And now back to Rocketship Mateo Sheedy. One of the best local colleges (and both Loretta’s and Shiaw-Ling’s alma mater) is Santa Clara University, founded by Jesuits and including on its campus the Santa Clara Mission, dating back to Spanish Imperialist years. The university asked Mateo Sheedy, the pastor of one of the local Jesuit parishes, to recommend children for a scholarship to the university. To his surprise, Sheedy couldn’t find a single child qualified for Santa Clara University. And so, he founded a charter school that would prepare children in his parish (or from anywhere willing to drive into downtown San Jose) to be able to go to a top-notch university. Like other local charter schools that are now serving children from ambitious but poor families, it runs on regular business hours: it starts at 7:30 am and ends at 5 pm. As much as I love having my children for family time as much as possible, I have to wonder if that sort of a school schedule isn’t more realistic in today’s world: when schools were founded, children left in the early afternoon to do farm chores or work, but today they often just go into daycare or play videogames. And, perhaps even more appealing to people who live downtown, their children don’t have to sit in a bus seat for up to 2 hours a day just to go to and come back from school.
Rocketship Mateo Sheedy is wildly popular, and its waiting list is longer than the one at Neil’s magnet school. It is open to all–it has no race or poverty quotas, unlike the magnet schools–but 70% of its students have parents who don’t speak English, and 92% if the students are officially poor. And yet, thanks to less restrictions, and a longer school day, it’s getting the results it wanted. Now the school wants to open another charter school just east of the old one, to serve the many who are still on the waiting list. But where is the spectre of the discrimination lawsuit now? Convenietly forgotten: the district turned down the request, even though this charter school serves exactly the people the court said the district wasn’t, and it’s a better option that putting 5-year-olds on busses for a good portion of their day.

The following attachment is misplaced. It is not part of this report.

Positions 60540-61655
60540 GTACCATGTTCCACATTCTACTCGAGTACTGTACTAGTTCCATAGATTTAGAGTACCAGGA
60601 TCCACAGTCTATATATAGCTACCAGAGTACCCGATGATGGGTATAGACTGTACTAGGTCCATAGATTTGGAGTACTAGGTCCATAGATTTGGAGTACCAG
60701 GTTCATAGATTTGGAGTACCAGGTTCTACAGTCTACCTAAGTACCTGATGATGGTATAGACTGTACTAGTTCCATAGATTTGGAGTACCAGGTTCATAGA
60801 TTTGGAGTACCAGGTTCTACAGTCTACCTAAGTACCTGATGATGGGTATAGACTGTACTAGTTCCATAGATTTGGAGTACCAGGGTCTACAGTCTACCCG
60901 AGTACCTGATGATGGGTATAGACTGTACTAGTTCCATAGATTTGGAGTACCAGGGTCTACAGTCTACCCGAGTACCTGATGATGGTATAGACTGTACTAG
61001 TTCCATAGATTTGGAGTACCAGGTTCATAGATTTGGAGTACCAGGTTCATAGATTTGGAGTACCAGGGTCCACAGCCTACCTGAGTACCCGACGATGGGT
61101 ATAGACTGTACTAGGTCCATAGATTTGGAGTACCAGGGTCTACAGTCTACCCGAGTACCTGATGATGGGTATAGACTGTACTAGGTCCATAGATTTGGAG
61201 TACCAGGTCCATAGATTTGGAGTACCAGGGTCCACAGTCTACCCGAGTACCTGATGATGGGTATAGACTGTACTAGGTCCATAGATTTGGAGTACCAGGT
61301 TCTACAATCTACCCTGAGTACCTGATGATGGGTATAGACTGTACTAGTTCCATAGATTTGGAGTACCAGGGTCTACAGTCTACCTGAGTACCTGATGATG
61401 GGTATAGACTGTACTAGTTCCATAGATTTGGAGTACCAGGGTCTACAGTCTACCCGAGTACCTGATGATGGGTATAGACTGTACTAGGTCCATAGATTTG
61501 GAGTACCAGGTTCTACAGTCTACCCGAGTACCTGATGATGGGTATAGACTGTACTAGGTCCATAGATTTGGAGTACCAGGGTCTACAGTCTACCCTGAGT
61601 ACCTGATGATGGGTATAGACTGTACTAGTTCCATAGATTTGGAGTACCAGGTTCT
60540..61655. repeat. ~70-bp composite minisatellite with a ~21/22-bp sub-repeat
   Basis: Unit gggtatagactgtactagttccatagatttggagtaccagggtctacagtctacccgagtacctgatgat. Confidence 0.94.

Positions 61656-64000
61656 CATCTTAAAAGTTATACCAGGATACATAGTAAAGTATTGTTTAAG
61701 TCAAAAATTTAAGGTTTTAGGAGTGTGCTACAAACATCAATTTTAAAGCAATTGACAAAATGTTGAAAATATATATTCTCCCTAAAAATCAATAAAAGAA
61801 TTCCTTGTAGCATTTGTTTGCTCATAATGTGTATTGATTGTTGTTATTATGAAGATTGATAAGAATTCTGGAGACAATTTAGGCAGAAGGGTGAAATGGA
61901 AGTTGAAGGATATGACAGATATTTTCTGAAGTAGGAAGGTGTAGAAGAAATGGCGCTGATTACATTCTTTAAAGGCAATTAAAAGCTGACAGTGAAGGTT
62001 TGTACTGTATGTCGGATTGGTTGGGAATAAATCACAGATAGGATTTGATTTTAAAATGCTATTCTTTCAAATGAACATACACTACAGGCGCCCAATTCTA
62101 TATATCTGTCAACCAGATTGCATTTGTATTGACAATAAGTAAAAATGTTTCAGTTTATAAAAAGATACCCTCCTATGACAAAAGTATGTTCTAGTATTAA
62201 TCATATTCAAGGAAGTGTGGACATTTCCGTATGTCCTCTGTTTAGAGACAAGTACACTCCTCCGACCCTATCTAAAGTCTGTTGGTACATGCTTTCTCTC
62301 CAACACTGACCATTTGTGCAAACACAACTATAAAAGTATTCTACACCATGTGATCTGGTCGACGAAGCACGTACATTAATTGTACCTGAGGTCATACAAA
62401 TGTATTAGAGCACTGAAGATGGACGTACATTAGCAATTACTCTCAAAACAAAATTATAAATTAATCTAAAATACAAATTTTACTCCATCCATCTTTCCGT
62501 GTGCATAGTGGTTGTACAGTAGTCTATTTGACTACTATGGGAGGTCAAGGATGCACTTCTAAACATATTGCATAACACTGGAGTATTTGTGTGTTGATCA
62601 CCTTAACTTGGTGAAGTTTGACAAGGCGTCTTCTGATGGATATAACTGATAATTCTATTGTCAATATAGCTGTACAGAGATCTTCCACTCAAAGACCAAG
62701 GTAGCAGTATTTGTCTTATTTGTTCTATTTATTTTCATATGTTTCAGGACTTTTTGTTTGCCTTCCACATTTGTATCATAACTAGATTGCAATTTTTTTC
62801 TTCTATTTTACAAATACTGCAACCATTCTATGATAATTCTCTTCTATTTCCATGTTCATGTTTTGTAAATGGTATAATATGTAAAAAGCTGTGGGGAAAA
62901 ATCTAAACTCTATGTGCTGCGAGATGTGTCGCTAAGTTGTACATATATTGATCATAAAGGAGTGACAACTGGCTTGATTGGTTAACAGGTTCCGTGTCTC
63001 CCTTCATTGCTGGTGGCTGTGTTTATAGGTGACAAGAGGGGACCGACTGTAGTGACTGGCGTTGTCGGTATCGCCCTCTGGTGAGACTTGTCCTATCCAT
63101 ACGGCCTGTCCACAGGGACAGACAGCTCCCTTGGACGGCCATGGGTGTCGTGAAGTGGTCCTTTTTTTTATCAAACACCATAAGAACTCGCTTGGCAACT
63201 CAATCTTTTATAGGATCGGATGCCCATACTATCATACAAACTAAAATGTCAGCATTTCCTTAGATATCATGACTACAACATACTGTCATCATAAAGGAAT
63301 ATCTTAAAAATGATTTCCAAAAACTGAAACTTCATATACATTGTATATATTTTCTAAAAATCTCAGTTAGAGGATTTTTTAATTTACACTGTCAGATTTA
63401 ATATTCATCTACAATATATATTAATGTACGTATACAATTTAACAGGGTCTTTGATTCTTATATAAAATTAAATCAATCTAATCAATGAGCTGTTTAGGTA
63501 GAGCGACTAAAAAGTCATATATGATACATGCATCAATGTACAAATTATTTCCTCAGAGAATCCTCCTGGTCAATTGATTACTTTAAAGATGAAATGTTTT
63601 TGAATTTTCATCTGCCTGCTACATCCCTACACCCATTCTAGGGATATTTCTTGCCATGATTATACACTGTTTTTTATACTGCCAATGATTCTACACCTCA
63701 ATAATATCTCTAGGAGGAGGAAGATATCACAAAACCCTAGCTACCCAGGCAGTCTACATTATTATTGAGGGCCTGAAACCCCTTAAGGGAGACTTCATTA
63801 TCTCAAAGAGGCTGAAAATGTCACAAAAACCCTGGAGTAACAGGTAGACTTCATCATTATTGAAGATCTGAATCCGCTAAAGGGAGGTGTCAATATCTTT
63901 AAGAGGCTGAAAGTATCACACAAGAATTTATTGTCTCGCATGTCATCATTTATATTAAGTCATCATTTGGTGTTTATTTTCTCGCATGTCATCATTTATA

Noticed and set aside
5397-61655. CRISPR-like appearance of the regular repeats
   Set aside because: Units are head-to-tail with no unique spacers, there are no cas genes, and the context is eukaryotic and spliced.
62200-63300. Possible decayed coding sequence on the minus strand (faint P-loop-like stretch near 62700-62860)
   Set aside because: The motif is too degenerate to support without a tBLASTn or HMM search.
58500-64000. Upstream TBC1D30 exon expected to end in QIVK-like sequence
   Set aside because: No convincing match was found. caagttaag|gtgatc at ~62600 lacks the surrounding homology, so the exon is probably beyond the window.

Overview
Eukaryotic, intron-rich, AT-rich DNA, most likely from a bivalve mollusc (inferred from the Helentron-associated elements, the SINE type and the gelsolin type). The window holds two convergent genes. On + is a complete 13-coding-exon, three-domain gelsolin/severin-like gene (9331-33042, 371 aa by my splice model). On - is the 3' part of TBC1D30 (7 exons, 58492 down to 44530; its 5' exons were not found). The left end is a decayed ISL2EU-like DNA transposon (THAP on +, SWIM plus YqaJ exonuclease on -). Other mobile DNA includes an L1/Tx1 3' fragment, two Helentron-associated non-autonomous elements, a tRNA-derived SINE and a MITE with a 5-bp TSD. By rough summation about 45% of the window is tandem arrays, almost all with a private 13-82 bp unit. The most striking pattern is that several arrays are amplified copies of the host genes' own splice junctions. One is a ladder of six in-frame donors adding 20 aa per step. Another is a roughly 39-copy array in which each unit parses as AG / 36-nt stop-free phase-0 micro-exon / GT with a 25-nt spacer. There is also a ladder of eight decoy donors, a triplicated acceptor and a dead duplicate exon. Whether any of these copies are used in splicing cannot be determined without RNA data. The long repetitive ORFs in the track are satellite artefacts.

I know I’m jumping all over with my educational rant, but I have one amusing story to end it all. On Monday, Kelly went over to her school to get a preliminary assessment test by her teacher. It ended just as school was ending for all the students, and I had to go over to the office to fill out some paperwork for our upcoming vacation. As we were there, a 1st-grade boy who lives almost across the street from me came in with his teacher. She complained no one had come to pick him up after school, and now she had to call his family. I offered to take him home if it was ok with the family. To my surprise, when she called the family, she spoke to them in bad, broken Spanish, trying very hard to explain he was at school and she was his (masculine) teacher. After she got off the phone, I let her know that while the family does speak Spanish, they all speak English, quite fluently in fact, given that they’re native-born Americans. As you might expect, the communication wasn’t quite as accurate as you might expect, so I didn’t walk the boy home, though I saw my neighbor coming to fetch him, wondering why she’d been ordered in bad Spanish to get herself to the school immediately by a woman claiming to be a man.